One of the primary principles of positioning is that minds don't change, at least not easily. If you are like me, the natural inclination is to argue with this principle. That's because most of us believe in the myth of the rational mind and disregard the power of brand perception. We believe or want to believe that we gather facts, analyze those facts objectively and then reach logical conclusions; we believe that brand perception has little or nothing to do with our decision.
New research, including fMRI brain scans and an "Implicit Association Test" developed by psychologists at the University of Virginia, prove what many in marketing have long known: More important than facts, is how we feel about those facts. Emotions and brand perceptions trump logic.
Nowhere is this truer than in politics. Politicians and pollsters have known for a while that only a few Independents are actually truly independent and open to persuasion. New evidence supports campaign trail strategies for energizing the base rather than attracting Independents.
- The number of Americans who self-declare themselves as politically independent is estimated at about 40 percent.
- Yet recent psychological research shows that these Independents are not as free rein as they proclaim. In fact, at least two-thirds of the 40 percent are what John Petrocik, a political science professor at the University of Missouri-Columbia, calls "closet partisans," those calling themselves Independents who actually have a party leaning or bias.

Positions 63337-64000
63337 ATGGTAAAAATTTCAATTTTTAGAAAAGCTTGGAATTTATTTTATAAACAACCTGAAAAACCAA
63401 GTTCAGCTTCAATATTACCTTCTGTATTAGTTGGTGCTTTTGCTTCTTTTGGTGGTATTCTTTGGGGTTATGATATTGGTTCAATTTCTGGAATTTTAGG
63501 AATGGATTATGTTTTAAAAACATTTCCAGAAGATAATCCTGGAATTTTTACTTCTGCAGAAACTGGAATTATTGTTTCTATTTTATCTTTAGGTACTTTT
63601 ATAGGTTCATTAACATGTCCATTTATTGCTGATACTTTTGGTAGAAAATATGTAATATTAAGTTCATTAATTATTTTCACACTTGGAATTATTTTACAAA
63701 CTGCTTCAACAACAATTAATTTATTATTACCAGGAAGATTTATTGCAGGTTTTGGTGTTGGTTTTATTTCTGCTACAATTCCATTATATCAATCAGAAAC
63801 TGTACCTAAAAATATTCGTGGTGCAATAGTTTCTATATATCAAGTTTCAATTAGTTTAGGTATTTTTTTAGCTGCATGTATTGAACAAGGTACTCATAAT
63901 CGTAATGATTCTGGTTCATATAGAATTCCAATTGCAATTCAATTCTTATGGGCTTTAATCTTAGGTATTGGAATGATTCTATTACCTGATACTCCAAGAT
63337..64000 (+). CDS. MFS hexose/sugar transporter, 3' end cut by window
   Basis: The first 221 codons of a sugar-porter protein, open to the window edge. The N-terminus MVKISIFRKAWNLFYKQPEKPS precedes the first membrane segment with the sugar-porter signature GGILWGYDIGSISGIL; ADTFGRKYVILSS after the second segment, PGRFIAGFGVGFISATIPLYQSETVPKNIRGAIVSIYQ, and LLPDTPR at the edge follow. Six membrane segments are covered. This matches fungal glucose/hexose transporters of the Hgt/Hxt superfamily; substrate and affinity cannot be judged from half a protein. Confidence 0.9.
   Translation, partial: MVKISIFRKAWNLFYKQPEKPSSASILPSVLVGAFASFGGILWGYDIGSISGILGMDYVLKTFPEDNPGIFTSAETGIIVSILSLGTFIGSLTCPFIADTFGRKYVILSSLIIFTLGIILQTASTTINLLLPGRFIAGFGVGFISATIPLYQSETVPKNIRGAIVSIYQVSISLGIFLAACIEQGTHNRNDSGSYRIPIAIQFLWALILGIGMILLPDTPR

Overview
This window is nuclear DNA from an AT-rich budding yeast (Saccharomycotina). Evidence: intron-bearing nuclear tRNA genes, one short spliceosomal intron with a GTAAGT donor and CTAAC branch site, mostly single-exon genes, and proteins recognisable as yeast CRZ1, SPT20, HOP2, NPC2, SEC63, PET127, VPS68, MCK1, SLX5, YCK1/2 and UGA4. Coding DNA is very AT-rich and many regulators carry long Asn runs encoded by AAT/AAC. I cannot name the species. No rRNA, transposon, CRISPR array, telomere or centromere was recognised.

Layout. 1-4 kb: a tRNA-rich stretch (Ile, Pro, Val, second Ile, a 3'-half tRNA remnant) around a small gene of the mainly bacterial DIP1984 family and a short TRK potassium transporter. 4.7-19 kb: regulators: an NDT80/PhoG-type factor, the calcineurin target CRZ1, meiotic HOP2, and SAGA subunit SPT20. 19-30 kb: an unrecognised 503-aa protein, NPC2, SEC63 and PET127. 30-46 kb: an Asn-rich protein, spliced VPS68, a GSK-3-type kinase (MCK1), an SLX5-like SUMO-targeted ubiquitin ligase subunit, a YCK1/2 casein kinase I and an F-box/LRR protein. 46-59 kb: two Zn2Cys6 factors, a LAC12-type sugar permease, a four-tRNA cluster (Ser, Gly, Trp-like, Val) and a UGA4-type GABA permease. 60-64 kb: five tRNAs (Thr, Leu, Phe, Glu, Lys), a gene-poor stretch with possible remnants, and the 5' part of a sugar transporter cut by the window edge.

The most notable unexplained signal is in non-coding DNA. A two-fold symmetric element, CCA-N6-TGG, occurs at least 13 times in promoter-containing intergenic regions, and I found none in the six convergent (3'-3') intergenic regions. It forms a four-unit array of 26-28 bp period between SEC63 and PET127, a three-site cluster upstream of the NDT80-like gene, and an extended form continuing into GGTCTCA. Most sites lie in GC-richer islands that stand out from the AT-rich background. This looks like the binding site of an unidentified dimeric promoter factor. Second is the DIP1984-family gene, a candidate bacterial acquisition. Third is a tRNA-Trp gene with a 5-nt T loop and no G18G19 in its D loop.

This means that Independents are not truly independent. In fact, studies show that actual segmentation of Independent voters may actually be closer to one-third, one-third, one-third:
- Those who lean Republican and tend to favor Republican plans and vote Republican.
- Those who lean Democrat and tend to favor Democratic plans and vote Democratic.
- Those who may truly be in play, or neutral.
When you boil it down, truly independent voters account for just 10-15 percent of the electorate. And once you take away those people who aren't going to actually turn out on voting day, you're down to something like 6-7 percent of Independents, a small minority, who could possibly be open to new ideas (that is if brand perception principles haven't impacted their decision yet).
Here is where the rubber meets the road:
- In 2008, exit polls showed that 90 percent of Independents who said they leaned Democratic voted for Barack Obama, while nearly 80 percent of those reporting Republican leanings voted for John McCain.
Results of a voting behavior study conducted by Brian Nosek, psychologist at the University of Virginia, with graduate assistant Carlee Beth Hawkins, showed that those with a bias toward one party or the other (the two-thirds set) are highly unlikely to switch camps, and highly likely to vote according to their bias:
In the Nosek/Hawkins test, volunteers were shown some policies labeled Democratic and some policies labeled Republican. Votes were taken and tallied. Then the labels were secretly switched. The ideas that were Democratic were now labeled Republican and vice versa. What Nosek and Hawkins found was that Independents who leaned Democratic tended to favor the proposals by Democratics. And, likewise, Independents who leaned Republican tended to favor the plan by Republicans. And it didn't matter which plan was which. In each case, party labels, not ideas, determined which proposals the Independents would support.